by Ernest Hemingway
It’s funny. You go back and read the critical reaction to Hemingway’s Pulitzer Prize-winning The Old Man and the Sea, and you learn that some critics saw it as a vengeful allegory — Hemingway placing himself in the shoes of an old man who battles on, despite being constantly assailed by outside forces (in this case, Hemingway critics). Other analysts were struck by the story’s religious significance, especially in a passage in which Santiago, the “old man,” alludes to his crucifixion.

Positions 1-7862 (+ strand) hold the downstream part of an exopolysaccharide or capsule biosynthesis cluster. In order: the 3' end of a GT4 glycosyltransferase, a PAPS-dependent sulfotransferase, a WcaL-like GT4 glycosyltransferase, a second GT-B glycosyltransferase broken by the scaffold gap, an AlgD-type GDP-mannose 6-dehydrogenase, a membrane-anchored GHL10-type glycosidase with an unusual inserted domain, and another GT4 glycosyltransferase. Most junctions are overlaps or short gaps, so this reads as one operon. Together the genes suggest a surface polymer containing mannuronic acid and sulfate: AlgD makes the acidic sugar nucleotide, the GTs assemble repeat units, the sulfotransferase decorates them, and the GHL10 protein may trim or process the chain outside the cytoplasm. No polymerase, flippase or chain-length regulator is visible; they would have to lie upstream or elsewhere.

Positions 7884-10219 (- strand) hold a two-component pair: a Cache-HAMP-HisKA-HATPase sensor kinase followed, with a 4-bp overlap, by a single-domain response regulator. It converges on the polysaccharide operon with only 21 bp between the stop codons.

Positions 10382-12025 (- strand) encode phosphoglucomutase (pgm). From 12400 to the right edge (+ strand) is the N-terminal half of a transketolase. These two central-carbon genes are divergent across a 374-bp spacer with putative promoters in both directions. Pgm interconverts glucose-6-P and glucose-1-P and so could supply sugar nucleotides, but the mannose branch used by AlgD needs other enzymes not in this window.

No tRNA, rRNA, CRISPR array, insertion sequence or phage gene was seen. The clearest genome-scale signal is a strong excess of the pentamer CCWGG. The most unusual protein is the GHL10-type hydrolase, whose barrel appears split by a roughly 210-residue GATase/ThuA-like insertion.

But in rereading the novella, I think of it first and foremost as the middle link in a trifecta of epic man-versus-sea-monster sagas. First Ahab and his great white whale, then Hemingway’s Santiago and the sharks, and finally that Hollywood bad boy, “Bruce the Shark” in Spielberg’s Jaws. Critics don’t seem all that interested in what might be Old Man’s strongest asset — it’s a gripping adventure tale.
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